Writer-director John Sayles, who seems incapable of making an uninteresting film, has come up with perhaps his most original scenario yet, one that combines the harsh historical acuity of such past efforts as Matewan (1987) and Eight Men Out (1988) with the shimmering tall-tale mood of his The Secret of Roan Inish (1994).
The film takes place in an unspecified Latin American country, one which suffers from a common ailment of developing regions: an ongoing war between a ruthless military government and equally ruthless guerrilla insurgents, with a large peasant population caught in between. To those poor folk, there is no distinction between the two sides, which both send "men with guns" to periodically wreak havoc and then move on.
Sayles' story, which centers around one distinguished citizen of this country, a certain Dr. Fuentes (Federico Luppi), is structured as a series of encounters as Fuentes undertakes a painful journey of discovery. Most memorable of these are a soldier (Damian Delgado), who first seems to be a brutal thug but slowly reveals his humanity, and a priest (an excellent performance by Damian Alcazar in a difficult role), whose faith has failed him during a moment of crisis and who now wanders the countryside in search of meaningful punishment, if not redemption.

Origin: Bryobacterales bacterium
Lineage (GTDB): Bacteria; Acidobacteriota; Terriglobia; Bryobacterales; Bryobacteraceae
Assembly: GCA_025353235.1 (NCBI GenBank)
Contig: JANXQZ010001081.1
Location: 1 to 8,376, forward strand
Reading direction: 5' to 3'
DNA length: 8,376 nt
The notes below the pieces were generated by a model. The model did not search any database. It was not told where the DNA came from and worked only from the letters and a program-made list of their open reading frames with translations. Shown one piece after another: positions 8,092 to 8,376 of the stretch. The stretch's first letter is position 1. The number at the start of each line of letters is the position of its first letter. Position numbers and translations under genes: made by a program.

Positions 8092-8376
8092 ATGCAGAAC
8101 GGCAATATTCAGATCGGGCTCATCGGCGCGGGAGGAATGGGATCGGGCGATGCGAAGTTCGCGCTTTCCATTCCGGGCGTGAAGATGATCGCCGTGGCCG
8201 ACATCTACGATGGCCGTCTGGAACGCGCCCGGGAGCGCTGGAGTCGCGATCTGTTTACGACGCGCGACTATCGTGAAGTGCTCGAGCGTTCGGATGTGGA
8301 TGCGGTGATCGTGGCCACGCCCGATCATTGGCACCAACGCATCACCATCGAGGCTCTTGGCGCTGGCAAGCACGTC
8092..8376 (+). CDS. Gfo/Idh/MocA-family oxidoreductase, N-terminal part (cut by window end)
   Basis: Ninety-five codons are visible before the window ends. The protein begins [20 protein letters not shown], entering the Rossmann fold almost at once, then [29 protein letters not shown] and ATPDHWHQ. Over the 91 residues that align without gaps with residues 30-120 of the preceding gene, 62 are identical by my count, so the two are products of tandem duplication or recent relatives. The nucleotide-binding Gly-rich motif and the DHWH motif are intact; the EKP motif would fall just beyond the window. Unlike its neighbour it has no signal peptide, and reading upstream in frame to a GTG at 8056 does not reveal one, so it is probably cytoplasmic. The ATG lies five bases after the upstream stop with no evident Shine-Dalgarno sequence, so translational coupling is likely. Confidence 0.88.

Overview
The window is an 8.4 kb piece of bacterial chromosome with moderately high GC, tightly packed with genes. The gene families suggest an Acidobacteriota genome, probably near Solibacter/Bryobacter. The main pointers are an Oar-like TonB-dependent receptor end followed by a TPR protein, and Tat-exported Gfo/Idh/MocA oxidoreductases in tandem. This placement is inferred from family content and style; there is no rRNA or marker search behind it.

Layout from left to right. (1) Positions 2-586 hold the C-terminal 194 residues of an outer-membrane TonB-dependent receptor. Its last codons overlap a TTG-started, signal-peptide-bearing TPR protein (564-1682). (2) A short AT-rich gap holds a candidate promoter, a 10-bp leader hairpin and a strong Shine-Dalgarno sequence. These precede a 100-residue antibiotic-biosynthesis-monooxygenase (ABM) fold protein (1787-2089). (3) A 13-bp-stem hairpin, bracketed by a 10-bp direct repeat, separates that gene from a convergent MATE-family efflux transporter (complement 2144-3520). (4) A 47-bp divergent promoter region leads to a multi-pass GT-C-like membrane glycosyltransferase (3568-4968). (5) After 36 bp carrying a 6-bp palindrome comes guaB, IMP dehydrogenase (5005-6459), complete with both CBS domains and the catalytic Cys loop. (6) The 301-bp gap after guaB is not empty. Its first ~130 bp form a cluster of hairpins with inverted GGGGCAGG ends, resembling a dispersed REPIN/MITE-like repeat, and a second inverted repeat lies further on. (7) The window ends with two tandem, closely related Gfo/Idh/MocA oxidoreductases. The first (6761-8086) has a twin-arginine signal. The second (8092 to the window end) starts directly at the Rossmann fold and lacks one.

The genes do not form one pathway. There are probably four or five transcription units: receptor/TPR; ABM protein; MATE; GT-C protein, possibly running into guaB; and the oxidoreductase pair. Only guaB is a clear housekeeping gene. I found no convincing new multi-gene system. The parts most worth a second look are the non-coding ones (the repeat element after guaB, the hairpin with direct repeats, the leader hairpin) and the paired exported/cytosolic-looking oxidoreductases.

Sayles has chosen to have his characters speak their native languages (subtitled throughout), which not only heightens the film's feeling of vérité but emphasizes the cultural gap between the Spanish-speaking Fuentes and the various indigenous people he meets.
The minor flaws of the film are that its deliberate and thoughtful pacing becomes at times a bit sluggish, especially during the opening sequences, and that the only Americans present (Mandy Patinkin and Kathryn Grody) come close to stereotype -- though one only notices that because Sayles' other characters are so finely drawn. But Luppi is an extremely sympathetic presence as a man well past his prime who's just beginning to realize how deluded he's been; and despite an occasional lull, we watch with fascination as he struggles his way through hell and towards hope.
Richard C. Walls writes about the arts for the Metro Times. E-mail him at email@example.com.
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